Paul Foer: End Of The Road For ‘Cohenocracy’?

It looks like the ‘’Cohenocracy’’ just got a colonoscopy. Mayor Josh Cohen, who took office as a city alderman, then left for the County Council and then vacated that position to run for mayor, is trailing in close election results. Assuming that sticks, the unabated 12 years of unbridled growth in taxes and government largesse may well be halted. Although partisan local elections should end, it is a shame Republicans posed no candidates in five wards and could only muster a young and untested candidate to challenge the Cohenocracy. But the tables have been turned in this powerful office if Mike Pantelides holds on — and the host of Cohenocratic patrons working as bureaucrats at City Hall will themselves face extinction. (Capital)

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Nov. 7 // Close Mayoral Race Reflects An Unhappy Electorate

If Josh Cohen pulls this race out on the absentee votes, he’ll want to think long and hard about why so many Annapolitans seem to be unhappy with him. If Mike Pantelides wins, his first order of business will be establishing good relations with a Democrat-dominated City Council. Meanwhile, what some city residents may want to think about is why they didn’t vote. (Capital)

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Annapolis Ward 6 Candidate Conn Blames ‘Machine’ Politics For His Loss

Machine politics has no place in a small town like Annapolis. Our representative government should consist of men and women drawn from the neighborhoods where they live. They should know their neighbors and be in tune with their concerns. Unfortunately, Annapolis does have a thriving and highly successful political machine, a machine that ratified boundaries for our ward, Ward 6, that are among the most gerrymandered in the nation. (Capital)

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Immigrant licensing plan a smart option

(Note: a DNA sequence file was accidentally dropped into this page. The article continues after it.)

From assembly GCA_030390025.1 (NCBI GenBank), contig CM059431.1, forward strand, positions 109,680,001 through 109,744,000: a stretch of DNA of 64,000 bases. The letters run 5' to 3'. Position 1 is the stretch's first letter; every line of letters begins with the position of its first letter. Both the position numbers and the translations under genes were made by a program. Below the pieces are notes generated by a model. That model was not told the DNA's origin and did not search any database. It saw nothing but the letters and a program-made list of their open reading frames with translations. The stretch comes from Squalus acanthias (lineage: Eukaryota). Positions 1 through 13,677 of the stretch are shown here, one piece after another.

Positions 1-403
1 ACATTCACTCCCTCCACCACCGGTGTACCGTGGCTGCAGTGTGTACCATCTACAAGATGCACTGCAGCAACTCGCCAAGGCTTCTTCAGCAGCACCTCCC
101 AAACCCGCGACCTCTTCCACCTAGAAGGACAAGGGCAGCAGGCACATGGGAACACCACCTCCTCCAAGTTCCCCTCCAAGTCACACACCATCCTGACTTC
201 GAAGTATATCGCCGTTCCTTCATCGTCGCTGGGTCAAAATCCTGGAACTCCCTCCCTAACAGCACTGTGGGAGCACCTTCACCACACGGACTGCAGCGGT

Good public policy can seem counterintuitive. A number of Daily Times readers find it unfathomable that the state of Maryland would allow undocumented persons to hold a driver’s license. The state expects to issue about 135,000 learner’s permits and driver’s licenses to illegal immigrants over the next five years. That this is necessary, and the smartest possible move, reflects the utter failure of the federal government to come to grips with the presence of about 11 million undocumented persons in the United States. Because their status has not been resolved, these immigrants are forced to live in the shadows, part of the economy and civic life but also apart from it. (Daily Times)

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Threat of fine is premature

A threat by the state Attorney General’s office to fine Carroll up to $10,000 per day because the county didn’t implement a new tax to pay for stormwater management is a bit of heavy-handedness that is both unnecessary and unjustified. In 2012, the general assembly passed a law requiring the state’s nine largest counties and Baltimore City to establish a watershed protection and restoration program that includes a tax on impervious surfaces. Opponents have dubbed the law the “rain tax.” (Carroll Co. Times)

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Lee: Harris voted for economic tailspin

Our congressman, Andy Harris, voted no to raise the debt limit. By voting no, he was voting to send our government into default on our debts for the first time in our 200-plus-year history. A default on our debt would have sent our country into an economic tailspin. These are not games, this is not hypothesis — Congressman Harris’ vote was a vote that would have damaged our economy, the job market and our national security. The credit rating of the United States would have been downgraded and our borrowing costs, along with our debt, would have increased significantly. Thankfully, cooler heads prevailed on both sides of the aisle and we avoided default. (Star Dem.)

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Old Mill should be an election issue in 2014

School officials had hoped repair or replacement work on Old Mill High School would have started by now. That hope must have been shared by parents listening to their kids talk about noisy classrooms where walls don’t reach the ceiling, and confusing hallways where foot traffic piles up. Of the top priorities set out by a 2005 study of school system needs, the outdated monster in Millersville is the only one still untouched. And no wonder: We’re talking about a project budgeted for a staggering $319 million and involving 5,000 students. (Capital)

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Rain tax, Part II

Frederick County is destined to have a “rain tax” to meet the demands of its upcoming state-enforced stormwater permit. Just what that permit’s requirements will cost county property taxpayers is still to be determined. One thing is certain, it won’t be the 1 cent per eligible property taxpayer that the Board of County Commissioners set earlier this year when confronted with the requirement. (News-Post)

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